A thrilling true survival story that follows one of America's most beloved presidents, John F. Kennedy, as he fought to save his crew after a deadly shipwreck in the Pacific during World War II. In September 1941, young Jack Kennedy was appointed an Ensign in the U.S. Naval Reserve. After completing training and eager to serve, he volunteered for combat duty in the Pacific and was appointed commander of PT 109. On August 2, 1943, Kennedy's PT 109 and two others were on a night mission to ambush an enemy supply convoy when they were surprised by a massive Japanese destroyer. The unsuspecting Americans had only seconds to react as the Japanese captain turned his ship to ram directly into Kennedy's. PT 109 was cut in half by the collision, killing two of Kennedy's 12 crewmen and wounding several others in the explosion. In Harm's Way tells the gripping story of what happened next as JFK fought to save his surviving crew members who found themselves adrift in enemy waters.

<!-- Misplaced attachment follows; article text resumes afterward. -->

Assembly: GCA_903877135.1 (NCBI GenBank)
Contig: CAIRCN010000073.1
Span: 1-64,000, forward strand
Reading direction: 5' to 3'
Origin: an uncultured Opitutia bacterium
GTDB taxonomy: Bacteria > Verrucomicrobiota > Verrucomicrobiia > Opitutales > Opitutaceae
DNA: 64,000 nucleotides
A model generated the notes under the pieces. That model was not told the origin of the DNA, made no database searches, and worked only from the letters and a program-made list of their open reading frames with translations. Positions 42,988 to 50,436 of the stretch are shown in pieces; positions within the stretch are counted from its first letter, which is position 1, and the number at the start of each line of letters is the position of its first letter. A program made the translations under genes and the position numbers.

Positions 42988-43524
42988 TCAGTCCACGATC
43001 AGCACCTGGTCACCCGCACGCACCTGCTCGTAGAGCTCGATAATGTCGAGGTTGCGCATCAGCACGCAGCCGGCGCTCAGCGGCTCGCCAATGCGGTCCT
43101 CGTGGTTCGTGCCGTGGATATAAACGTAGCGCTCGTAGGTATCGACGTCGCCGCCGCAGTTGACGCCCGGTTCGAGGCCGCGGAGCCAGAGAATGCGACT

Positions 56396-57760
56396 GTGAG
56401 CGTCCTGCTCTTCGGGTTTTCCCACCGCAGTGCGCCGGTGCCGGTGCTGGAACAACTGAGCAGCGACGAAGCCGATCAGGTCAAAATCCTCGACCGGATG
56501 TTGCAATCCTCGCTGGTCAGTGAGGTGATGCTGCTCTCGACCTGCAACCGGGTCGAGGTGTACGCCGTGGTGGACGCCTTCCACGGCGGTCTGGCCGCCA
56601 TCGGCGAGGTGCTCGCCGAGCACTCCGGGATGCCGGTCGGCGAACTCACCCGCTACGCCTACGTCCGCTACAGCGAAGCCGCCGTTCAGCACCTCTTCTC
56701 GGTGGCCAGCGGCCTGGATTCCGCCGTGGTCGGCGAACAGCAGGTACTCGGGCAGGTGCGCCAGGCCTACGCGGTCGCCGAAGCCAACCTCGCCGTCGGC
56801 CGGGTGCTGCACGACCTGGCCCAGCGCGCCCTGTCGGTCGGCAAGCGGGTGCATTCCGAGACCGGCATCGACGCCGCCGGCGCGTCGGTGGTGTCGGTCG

by Jamie McGuire
by Iain Lawrence
"Dan Bittner's exciting narration will have listeners on the edge of their seats with this dramatic true story of 25-year-old John F. Kennedy's survival after the destruction of his patrol torpedo (PT) boat during WWII. For six days, Kennedy and his surviving crew lived off coconuts as they desperately sought rescue while stranded on a desert island in Pacific enemy waters near the Solomon Islands. Although listeners miss the pictures in the print version, Bittner's narration adds a cinematic quality to the engaging and well-paced war story. Sidebars in the text add more details for presidential and military history buffs, and are denoted with a nautical bell sound to alert listeners to a break in the narrative. S.C. © AudioFile 2018, Portland, Maine"
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